As a result of the article about the downside of living on a narrowboat published in the 18th March newsletter, I asked liveaboard narrowboat owners to complete a survey to give a balanced view of the issues raised by Pauline. Here are the survey results and a much more positive article by liveaboard narrowboat owner and frequent forum contributer Peter Early.
Life on the river Cam – A guest article on the pleasures of river life by wide beam liveaboard Luther Phillips
Case Study – Freelance writer Anne and her South African farmer partner John reveal all
Case Study – Toni cruises constantly with ex husband Allan. They cruise together but they live apart… on separate boats
DIY narrowboat painting – I spent three weeks in April painting my boat. Here’s the first of my progress reports
DIY narrowboat painting – I’ve broken down the complete cost of painting your own boat and
Dealing with wind on the river – A guest article from liveaboard narrowboat owner Alan Cazaly
How to clean your stove glass – One of the real pleasures of a living fire is watching the flames on a cold winter’s eve. Here’s what you need to do to ensure you can actually see the fire.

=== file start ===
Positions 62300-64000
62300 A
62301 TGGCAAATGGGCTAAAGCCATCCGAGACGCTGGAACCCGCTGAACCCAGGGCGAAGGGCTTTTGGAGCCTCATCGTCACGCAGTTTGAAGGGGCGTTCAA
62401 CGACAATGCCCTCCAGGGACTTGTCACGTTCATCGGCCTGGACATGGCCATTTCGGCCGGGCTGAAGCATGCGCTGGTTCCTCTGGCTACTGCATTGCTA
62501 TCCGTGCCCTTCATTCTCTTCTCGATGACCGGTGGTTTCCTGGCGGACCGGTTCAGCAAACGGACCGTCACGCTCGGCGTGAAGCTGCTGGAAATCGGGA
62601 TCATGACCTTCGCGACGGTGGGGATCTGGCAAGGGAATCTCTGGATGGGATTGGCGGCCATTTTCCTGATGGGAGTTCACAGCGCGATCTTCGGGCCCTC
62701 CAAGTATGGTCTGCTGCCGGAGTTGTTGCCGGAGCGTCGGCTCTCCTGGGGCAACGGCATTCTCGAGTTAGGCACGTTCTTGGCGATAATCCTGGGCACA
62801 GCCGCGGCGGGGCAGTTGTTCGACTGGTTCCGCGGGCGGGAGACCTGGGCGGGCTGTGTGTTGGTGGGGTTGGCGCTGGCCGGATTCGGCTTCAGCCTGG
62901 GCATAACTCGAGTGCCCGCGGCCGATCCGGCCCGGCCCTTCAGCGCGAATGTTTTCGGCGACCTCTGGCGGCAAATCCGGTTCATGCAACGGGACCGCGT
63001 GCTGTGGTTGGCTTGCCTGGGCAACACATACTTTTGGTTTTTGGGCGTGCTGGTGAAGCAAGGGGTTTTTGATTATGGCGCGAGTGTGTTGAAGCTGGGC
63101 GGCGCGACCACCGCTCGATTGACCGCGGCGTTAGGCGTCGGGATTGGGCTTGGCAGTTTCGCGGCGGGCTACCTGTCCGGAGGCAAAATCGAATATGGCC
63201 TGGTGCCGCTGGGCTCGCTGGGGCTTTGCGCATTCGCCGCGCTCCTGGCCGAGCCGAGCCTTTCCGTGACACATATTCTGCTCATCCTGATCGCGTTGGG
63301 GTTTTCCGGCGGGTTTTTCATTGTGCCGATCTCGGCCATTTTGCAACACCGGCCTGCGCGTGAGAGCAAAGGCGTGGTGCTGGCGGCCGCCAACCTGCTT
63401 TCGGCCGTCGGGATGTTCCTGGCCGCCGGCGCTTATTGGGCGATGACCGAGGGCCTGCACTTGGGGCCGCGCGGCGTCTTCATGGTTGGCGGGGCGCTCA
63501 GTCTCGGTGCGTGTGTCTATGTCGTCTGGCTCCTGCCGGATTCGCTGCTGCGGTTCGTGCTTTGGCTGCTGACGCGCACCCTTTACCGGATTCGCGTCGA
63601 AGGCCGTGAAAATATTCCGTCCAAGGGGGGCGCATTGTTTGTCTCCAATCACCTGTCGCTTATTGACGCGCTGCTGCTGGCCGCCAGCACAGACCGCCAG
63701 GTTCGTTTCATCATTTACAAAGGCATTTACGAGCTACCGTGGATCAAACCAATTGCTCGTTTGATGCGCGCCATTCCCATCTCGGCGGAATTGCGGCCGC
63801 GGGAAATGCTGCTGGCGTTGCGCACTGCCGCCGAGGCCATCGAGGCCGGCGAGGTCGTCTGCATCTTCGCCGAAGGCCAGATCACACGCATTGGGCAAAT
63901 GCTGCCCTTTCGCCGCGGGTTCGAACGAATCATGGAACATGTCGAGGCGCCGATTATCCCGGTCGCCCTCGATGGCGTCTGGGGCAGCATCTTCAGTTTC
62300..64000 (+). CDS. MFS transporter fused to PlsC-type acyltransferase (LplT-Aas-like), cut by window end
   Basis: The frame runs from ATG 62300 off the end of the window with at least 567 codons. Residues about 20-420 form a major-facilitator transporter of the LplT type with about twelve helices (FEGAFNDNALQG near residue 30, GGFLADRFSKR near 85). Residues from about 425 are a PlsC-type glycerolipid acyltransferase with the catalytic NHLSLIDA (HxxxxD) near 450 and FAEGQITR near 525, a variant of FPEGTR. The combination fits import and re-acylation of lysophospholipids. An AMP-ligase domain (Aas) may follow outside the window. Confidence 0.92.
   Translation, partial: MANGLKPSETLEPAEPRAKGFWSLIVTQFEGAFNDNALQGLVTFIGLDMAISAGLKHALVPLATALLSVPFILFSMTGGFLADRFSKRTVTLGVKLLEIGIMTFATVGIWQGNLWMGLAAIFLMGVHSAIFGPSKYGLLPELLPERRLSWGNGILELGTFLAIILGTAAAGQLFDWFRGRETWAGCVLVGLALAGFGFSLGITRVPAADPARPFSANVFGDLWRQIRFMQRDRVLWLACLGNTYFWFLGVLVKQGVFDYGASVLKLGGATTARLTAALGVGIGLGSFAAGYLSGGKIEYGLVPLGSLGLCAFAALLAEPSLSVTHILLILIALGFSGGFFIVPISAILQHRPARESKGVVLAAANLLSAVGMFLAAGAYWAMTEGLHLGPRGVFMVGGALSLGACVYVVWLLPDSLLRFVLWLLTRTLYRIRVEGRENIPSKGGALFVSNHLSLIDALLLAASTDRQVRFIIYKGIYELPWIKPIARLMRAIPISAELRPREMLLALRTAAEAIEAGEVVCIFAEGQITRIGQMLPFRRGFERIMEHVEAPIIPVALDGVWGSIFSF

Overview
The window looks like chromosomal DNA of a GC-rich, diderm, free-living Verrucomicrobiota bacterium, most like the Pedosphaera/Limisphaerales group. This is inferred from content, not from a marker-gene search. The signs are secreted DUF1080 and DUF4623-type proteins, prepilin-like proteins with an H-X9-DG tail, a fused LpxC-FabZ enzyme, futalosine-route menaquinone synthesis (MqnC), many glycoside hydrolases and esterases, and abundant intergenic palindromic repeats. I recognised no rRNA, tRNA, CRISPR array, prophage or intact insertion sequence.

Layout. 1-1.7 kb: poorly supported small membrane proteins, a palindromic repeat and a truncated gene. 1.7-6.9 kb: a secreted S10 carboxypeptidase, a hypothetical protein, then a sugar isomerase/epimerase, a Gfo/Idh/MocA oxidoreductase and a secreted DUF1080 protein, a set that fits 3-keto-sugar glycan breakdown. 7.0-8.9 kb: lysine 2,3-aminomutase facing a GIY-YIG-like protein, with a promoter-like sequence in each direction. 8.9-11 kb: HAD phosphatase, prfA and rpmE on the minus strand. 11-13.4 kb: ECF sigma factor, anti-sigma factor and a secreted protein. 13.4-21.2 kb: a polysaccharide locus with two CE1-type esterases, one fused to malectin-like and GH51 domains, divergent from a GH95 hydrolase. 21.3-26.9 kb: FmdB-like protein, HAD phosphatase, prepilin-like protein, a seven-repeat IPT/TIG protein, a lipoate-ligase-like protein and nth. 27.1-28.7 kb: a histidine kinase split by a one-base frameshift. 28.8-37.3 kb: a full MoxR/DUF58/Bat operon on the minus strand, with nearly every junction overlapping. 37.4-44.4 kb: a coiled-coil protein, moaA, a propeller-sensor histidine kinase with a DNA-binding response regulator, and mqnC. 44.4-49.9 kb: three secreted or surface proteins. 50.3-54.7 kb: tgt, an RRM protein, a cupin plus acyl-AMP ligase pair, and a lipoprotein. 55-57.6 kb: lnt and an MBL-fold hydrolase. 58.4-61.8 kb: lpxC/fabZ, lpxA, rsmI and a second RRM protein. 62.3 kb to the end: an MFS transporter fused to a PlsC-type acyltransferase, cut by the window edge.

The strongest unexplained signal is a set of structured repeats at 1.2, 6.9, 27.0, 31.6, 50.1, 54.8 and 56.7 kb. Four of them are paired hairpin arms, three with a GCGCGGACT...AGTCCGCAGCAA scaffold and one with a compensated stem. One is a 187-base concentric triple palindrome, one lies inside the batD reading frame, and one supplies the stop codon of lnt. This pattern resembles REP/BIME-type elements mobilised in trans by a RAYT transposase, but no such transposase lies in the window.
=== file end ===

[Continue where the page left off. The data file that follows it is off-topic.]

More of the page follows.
Smoking on board – An alternative to smelly smoke
Survey – Do you want a forum on the site? (You already know the answer to that!)
Repeat prescriptions, diesel heating systems and solar panels
Dealing with pests on a narrowboat – spiders and swans
Posh boats – My personal favourite: S.M. Hudson
I published my guide Living on a Narrowboat: The REAL Cost of a Life Afloat. When this newsletter was published it was only available as a Kindle edition. Now it’s available in both Kindle and PDF format and is bundled with Narrowbudget, the site’s bespoke narrowboat budgeting application.
VAT on narrowboat sales
The best tip for a wannabe narrowboat owner – Advice from existing boat owners
Practical flooring for narrowboat dogs
Case study – Mike and Mags use a double redundancy payment to pay for their new floating home
I started to develop the narrowboat budgeting software. This newsletter detailed the concept and the progress to date
An unscheduled dip in the marina prompted me to write about safety on the waterways
Living on a narrowboat – Through the eyes of a young lady who would clearly prefer to be somewhere else
The first release of the new spreadsheet based narrowboat budgeting application
First tests and reviews of the budgeting application
The best aerial for a narrowboat television
Low cost narrowboat ownership – A low cost solution to the problem of funding your first narrowboat
Solar power – All you need to know about installing solar panels on your boat. Written by the inland waterways most popular solar system installer
Case Study – Mr. Solar Panel Tim Davis writes about life on board his own narrowboat
Understanding narrowboat electrics – Another excellent article from Tim Davis